It’s not that the market is un-viable. The market for the MaslowCNC is the same as the market for EVERY hardware product, whether it is Open-Source HardWare, or whether it is Proprietary HardWare.
The market for hardware is the same as the market for infrastructure.
They are Fixed-Size Niche-Markets, with a maximum market size.
With Open-Source HardWare, the market behaviour is even more different, as each customer you sell a tool to, becomes another Competitor to your business.
- I saw this from watching a colleague run a business making and selling 3D-Printers.
His initial profit margin was based upon selling the printers, but his long-term profit margin came from providing local support services to people who bought/built them.
The market size for printer sales, was based upon how many people he could sell his services to before his customers became his competitors, so he was only able to run this side of the business as a viable business opportunity for three years before his demand dropped to the point of commodity value.
However while this market was shrinking, the market for his local support services was expanding. The customers that he had in other localities, became his peers, providing support services in other geographical areas.
- The other thing about the Open-Source/Commodity markets is that they are limited-size, locally-based, support-services market-niches.
If you are doing your job properly, then you will put yourself out of work.
I did this myself in the early 2000’s.
I converted most of my customers to using Linux, rather than using Windows. This meant that the regular donkey-work i was getting, where i was doing the same things every six months, changed to working on new and chewier problems.
It meant that the business i was running ceased to be a short-term profitable market niche, but this had two effects.
My customers were making more money themselves, as they didn’t have the functionality problems that they needed me to fix, so they were making more profit for themselves.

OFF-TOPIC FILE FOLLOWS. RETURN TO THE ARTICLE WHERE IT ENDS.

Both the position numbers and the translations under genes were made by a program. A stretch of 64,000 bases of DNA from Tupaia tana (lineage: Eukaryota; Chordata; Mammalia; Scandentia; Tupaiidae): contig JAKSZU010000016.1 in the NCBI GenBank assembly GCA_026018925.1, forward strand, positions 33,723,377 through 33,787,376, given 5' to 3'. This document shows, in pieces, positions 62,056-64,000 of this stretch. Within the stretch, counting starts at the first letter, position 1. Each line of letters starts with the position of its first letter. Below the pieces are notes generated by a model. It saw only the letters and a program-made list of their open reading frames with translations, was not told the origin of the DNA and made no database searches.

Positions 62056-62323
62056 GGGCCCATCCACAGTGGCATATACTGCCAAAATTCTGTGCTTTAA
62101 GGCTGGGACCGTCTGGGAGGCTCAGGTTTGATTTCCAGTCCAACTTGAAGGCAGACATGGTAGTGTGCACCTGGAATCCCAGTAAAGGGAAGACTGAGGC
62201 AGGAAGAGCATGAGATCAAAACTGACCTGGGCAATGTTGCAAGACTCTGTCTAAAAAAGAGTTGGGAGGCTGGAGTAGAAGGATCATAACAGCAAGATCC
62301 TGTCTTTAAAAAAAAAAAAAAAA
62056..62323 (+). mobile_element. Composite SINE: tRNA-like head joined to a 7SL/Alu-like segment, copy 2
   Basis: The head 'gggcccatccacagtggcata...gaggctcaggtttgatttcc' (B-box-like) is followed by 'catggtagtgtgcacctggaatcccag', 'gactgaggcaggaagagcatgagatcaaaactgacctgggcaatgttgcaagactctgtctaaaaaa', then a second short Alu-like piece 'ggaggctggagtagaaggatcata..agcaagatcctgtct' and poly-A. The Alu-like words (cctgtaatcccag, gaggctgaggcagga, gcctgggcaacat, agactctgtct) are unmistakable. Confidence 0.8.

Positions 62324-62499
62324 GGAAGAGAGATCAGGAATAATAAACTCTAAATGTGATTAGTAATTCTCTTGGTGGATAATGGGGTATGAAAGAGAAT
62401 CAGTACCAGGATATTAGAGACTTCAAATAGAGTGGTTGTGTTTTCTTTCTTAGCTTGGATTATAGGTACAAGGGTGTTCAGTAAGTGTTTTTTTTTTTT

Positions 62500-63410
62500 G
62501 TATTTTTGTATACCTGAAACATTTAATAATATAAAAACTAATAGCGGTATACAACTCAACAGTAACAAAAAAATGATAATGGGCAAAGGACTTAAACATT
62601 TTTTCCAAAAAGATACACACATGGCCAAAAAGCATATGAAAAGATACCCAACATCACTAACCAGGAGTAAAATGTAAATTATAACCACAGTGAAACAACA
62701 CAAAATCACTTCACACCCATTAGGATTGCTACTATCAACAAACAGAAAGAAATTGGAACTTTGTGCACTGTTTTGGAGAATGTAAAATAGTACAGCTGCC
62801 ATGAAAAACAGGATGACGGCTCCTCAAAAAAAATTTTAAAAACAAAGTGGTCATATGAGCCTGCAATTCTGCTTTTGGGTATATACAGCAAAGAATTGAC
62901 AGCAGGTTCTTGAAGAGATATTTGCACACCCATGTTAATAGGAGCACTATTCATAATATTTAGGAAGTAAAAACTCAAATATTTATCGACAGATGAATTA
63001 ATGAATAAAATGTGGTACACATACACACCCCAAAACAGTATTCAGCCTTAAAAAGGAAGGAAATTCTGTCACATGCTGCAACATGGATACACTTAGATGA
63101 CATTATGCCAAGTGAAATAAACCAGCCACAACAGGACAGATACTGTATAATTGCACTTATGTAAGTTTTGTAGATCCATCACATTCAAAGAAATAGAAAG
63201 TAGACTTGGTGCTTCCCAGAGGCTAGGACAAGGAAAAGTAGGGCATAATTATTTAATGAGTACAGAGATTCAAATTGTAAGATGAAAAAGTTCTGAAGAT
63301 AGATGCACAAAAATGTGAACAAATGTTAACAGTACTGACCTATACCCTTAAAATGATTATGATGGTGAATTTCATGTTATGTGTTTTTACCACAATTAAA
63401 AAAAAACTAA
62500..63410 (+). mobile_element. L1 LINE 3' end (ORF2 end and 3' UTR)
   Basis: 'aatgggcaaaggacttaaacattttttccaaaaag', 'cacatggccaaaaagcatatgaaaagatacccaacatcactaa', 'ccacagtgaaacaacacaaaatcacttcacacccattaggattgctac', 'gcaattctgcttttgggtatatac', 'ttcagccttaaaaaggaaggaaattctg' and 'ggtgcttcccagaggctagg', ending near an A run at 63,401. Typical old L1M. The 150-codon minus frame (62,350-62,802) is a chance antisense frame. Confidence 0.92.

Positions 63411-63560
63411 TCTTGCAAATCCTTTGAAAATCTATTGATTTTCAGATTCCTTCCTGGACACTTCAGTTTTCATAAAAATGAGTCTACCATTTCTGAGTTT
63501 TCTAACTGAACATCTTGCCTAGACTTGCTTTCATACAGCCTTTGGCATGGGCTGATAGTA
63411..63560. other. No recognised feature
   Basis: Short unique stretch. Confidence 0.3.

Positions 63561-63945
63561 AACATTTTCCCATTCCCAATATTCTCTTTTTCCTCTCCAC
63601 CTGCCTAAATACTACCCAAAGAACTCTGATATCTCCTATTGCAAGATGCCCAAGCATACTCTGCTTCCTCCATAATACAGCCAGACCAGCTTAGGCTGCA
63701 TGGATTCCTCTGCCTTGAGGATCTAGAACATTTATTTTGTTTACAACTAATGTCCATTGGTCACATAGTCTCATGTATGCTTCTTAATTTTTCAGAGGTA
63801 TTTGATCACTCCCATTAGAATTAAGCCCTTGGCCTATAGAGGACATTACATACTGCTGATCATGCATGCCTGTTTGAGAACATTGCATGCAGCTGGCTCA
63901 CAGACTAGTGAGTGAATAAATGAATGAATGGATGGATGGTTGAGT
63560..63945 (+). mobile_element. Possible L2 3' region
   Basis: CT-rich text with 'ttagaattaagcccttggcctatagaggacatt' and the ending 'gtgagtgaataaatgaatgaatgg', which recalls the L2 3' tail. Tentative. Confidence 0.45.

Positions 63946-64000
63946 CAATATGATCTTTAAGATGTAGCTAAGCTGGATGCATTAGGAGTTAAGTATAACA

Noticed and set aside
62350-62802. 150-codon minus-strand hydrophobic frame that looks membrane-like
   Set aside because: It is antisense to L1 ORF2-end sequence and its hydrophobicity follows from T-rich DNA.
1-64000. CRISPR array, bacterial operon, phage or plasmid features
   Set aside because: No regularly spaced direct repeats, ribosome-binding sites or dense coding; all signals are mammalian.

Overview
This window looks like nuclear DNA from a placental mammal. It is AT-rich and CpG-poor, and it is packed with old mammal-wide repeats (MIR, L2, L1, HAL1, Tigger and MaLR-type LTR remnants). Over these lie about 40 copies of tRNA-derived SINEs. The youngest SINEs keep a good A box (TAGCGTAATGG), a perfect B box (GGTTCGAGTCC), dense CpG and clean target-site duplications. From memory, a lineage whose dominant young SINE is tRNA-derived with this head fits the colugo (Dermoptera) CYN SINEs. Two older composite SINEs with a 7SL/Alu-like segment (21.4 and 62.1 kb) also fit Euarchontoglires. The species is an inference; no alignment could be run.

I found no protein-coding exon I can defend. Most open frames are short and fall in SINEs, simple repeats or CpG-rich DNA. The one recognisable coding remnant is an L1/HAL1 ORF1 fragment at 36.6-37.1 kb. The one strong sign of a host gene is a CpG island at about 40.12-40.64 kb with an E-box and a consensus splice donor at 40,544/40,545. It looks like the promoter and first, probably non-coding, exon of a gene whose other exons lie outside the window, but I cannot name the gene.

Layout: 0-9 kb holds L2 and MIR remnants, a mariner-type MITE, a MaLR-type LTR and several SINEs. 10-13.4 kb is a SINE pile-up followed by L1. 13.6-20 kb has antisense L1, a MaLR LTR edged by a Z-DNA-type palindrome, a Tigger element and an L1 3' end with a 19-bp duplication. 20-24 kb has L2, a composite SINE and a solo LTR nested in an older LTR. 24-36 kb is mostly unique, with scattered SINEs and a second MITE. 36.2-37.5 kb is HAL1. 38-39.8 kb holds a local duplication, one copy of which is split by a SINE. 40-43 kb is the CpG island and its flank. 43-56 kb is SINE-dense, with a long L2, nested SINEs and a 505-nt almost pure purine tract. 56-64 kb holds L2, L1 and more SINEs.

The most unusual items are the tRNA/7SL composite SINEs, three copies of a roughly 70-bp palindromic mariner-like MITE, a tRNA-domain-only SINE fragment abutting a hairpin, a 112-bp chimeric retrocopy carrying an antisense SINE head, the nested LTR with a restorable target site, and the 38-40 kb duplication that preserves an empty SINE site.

When they did call me, the problems that i was asked to solve were the really chewy problems, that they could not fix themselves, so my skills were not stagnating.
As an added bonus, i got to play with some really chewy hardware, so my skills improved.
- A better way to think about Hardware Design, Research, Development, and, Support, is that they are all different Market Niches that exist simultaneously within different stages of the overall technology life-cycle.
The initial “Most Profitable Niche” is in the sales to customers who don’t have that piece of HardWare yet.
The long-term profitable niche is the selling of Support Services, but this requires a minimum level of market penetration before it becomes a viable niche, within a specific geographical locality.
The Design, and, Research, market niches are another thing to explore, as the main expense is the Time that the Designers, and, Researchers, have available.
This can be worked around through the use of Patreon, Liberapay, or any of the other Crowd-Funding platforms.
Raise the equivalent of a pro-rata market-rate salary, and you’ve got the project funded for that length of time.
And the people who have a track record of doing this successfully, will be most likely to get the funding for their next project, as they have already shown that they can do it.
This is important for successful creative mental work as avoiding the risk of burn-out is something that we should all be practising, if we want to produce our best efforts.
The real question should be “What would they like to work on next?”